700m from the port, behind a tiny shingle beach, within walking distance of all shops and restaurants in Kato Paphos.
189 rooms come in 9 grades, many interconnecting for family use. Sea-view standards are big at 28 square metres, but have no balconies – best to request those with ‘veranda’ or ‘terrace’. Bathrooms are marble-clad to chest height, though room furnishings tend towards IKEA-cheap. The adults-only wing of Aethon rooms all have balconies, a more varied colour palette, rain showers and higher-quality veneer furniture. The signature Kyma suites are open plan, with a sofa in the sitting area, similar baths to Aethon but with tubs, and have private terraces leading to a lawn and the sea. Their other USP is a roof terrace with lounge furniture, designed for room-service meals.
Entry, via a mini-mall of designer outlets and past reflecting bubble fountains in black stone, sets the tone here. The palette throughout, save for occasional pastel accents, is grey, charcoal, tan and white, so as “not to eclipse sea, sun and sky”, as management puts it. The lobby (with fireplace at one end) is broken up into discrete sections to lend a more home-y feel. The only remnant of the original hotel are some mock-Roman wall mosaics in the main restaurant.
Eating and drinking
Excellent buffet breakfast in Mosaics restaurant (also half-board dinner venue), with extra pancakes, waffles, eggs made to order. Among three other, a la carte eateries, Ouzeri straddling the coastal path offers the best value. The Notios poolside diner delivers Med/Japanese fusion, including surprise tasting menus. In winter meals may be provided by the lobby fireplace.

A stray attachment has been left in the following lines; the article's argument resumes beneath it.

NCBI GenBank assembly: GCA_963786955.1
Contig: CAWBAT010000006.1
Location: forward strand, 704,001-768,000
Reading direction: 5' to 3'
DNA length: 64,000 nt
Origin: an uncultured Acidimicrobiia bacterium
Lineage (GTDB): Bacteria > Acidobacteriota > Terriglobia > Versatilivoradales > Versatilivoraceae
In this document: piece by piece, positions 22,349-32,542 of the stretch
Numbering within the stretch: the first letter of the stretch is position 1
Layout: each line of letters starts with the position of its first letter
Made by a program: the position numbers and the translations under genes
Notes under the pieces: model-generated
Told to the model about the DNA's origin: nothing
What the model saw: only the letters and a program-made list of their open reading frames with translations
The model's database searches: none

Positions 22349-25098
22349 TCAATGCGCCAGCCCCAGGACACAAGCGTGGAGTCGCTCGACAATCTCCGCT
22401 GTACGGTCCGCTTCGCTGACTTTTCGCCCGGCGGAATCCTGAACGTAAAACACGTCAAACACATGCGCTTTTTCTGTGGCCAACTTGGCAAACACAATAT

The spa (over-16s only), done up in soothing earth tones, is the standout of the 2008 overhaul; treatments, featuring Osea and JustPure product lines, are supposedly moon-phase-aligned. The couples’ treatment room has a stunning sea prospect and private terrace for post-treament lunch, offered by the Eauzone snack bar here. There’s also a long (27m) lap pool to hand, and a gym. The main family pool is heated in season, while the adjacent kids’ pool has a much-needed sun-cover.
Excellent for the most part, with (eg) turndown service and special requests accommodated cheerfully.
Who stays there
Mostly UK clientele, with some Germans in winter; many families taking advantage of toddlers’ creche and kids clubs (operating Easter to October and Christmas). Alymyra’s Baby Go Lightly programme supplies all perishable needs for a 50% extra charge, thus saving on air luggage allowance.
Standard sea view rooms begin from about 220 euros in season, Aethon grade from around 400 euros, Kyma suites at over 600 euros. Rates do not vary significantly across the sunny season, but dip noticeably from November to March.
- Business Centre
- Fitness Centre
- High-Speed Internet
- Room Service
- Swimming Pool
- Families with teenagers
- Families with younger children
Pros & Cons
- Top amenities for kids and babies
- Separation of adults-only and family facilities
- Cutting-edge, non-fusty decor
- Road noise at inland-facing rooms
- Thin walls between most rooms
- No privacy for Kyma suite roof terraces